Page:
After 95% Devaluation, Venezuela’s Bolivar Gets Pegged to the ‘Petro’

Venezuela is doubling down on its oil-backed cryptocurrency, the petro, after President Nicolas Maduro initiated sweeping economic reforms to bring the socialist state back from the brink of destruction.

Sweeping Reforms

The Central Bank of Venezuela has completed a large-scale devaluation of the Bolivar following years of hyperinflation. The currency re-basing knocks the Bolivar back 95% (roughly five zeros), leading to the creation of a new currency called the “sovereign bolivar.” The new sovereign note will be pegged to the oil-backed petro, an ERC-20 token launched earlier this year.

According to Bloomberg, Venezuela’s annualized inflation has soared to 108,000% in the wake of the oil-price collapse, which has resulted in a crippling recession, food shortages and a massive exodus of citizens fleeing the country.

As of Monday, the petro became an official accounting unit for PDVSA, the state-run oil company.

Beginning Aug. 20, “Venezuela will have a second accounting unit based on the price, the value of the petro,” Maduro said in a televised address, as quoted by CCN. “It will be a second accounting unit of the Republic and will begin operations as a mandatory accounting unit of our PDVSA oil industry.”

Petro: A Brief History

Launched in February by the Maduro government, the petro cryptocurrency was devised as a means to raise cash amid a worsening economic crisis. It was also a way to circumnavigate fresh U.S. sanctions against the socialist republic over suspicion of electoral fraud and a widening clampdown by Maduro on political opponents. The sanctions essentially clamped down on Venezuela’s ability to liquidate assets.

“We call for the Maduro regime to restore democracy, hold free and fair elections, release all political prisoners immediately and unconditionally, and end the repression and economic deprivation of the Venezuelan people,” Trump said in a statement following Venezuela’s national elections in May.

Maduro claims that each petro token would be backed by a barrel of the country’s national petroleum. He also announced plans to issue about 100 million petro tokens for a total market value of $6 billion. ICO rating agencies have deemed the petro to be a scam given the controversy surrounding Maduro and the poor explanation of the technology behind the token.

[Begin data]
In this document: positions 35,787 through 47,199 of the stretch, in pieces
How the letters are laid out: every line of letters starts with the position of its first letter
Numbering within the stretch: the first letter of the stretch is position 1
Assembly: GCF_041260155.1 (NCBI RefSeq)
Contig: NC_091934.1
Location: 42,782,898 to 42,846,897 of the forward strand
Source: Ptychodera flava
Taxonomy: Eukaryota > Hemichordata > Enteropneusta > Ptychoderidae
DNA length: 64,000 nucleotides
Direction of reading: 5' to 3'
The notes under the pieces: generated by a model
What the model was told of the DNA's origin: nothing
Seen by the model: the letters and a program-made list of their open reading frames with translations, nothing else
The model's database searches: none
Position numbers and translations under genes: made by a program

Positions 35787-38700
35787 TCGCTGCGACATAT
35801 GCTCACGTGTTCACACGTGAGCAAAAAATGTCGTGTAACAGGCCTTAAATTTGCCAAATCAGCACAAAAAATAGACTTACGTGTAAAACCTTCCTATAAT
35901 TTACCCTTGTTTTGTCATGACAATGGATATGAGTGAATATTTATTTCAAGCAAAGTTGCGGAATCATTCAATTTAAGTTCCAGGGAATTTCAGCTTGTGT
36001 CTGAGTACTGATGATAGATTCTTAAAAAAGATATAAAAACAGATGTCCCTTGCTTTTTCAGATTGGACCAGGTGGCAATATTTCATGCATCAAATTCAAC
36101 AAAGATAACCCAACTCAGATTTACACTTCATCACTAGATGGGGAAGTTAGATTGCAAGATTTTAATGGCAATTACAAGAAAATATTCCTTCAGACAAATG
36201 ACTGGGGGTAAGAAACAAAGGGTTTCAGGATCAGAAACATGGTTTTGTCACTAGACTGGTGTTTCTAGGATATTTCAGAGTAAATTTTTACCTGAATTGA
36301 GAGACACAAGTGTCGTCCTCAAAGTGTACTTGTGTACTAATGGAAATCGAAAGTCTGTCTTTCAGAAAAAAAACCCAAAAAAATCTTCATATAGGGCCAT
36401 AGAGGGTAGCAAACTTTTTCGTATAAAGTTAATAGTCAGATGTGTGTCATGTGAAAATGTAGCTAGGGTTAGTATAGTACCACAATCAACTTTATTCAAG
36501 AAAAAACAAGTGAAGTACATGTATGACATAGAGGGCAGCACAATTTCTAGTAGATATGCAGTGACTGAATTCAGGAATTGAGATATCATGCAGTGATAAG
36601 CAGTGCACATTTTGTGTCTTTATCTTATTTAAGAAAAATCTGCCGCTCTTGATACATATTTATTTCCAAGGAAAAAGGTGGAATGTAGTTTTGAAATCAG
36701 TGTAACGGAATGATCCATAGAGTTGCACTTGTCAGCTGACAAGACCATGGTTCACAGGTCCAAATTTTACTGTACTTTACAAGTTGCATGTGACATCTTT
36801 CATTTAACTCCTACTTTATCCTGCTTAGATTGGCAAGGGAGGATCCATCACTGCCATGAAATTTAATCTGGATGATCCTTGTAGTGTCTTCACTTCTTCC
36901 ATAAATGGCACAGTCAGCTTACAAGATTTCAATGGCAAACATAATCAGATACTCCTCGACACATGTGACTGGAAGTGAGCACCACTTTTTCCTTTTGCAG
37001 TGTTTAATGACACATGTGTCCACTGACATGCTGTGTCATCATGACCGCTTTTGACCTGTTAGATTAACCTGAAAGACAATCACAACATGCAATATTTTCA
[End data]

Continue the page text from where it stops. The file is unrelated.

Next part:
Shortly after the petro was launched, Maduro claimed it had raised $735 million in an initial coin offering. He later claimed that more than $5 billion had been raised through the first leg of the petro pre-sale. Venezuela has yet to provide evidence in support of this claim.

While the petro may in fact be a scam, Venezuelans are increasingly liquidating their bolivars for bitcoin. Bolivar-to-bitcoin transactions saw record volumes in April, with daily turnover surpassing $1 million.

Disclaimer: The author owns bitcoin, Ethereum and other cryptocurrencies. He holds investment positions in the coins, but does not engage in short-term or day-trading.

Featured image courtesy of Shutterstock. 

Author:
Chief Editor to Hacked.com and Contributor to CCN.com, Sam Bourgi has spent the past nine years focused on economics, markets and cryptocurrencies. His work has been featured in and cited by some of the world's leading newscasts, including Barron's, CBOE and Forbes. Avid crypto watchers and those with a libertarian persuasion can follow him on twitter at @hsbourgi
Comments
  • Now here is a contrarian position. While most E-Money (Altcoins) offerings promote themselves with charitable contributions, with the Petro you can support a repressive socialist regime. How is that for going against the crowd?

    After the job Venezuela did with its snail money (printed fiat currency) they assume they have the credibility to start a new E-money. I can see Venezuelans keeping their liquid wealth in other E-money and only buying the Petro when it is time to pay their taxes.

    So the net result of the Petro could be to unintentionally convert the entire country to bitcoin or one of the cheaper to use E-moneys like nano because they are more trustworthy. Unfortunately the poor who can’t afford computers will be left out in the cold again. Find a way for poor people to use E-money like they do Snail money and you will end snail money.

    If the Petro is a legitimate E-money, once the Venezuelan government spends all of their reserves, how are they going to steal more if they can’t just print it, will they be able to live on what oil they can pump or will they have to tax poor people?

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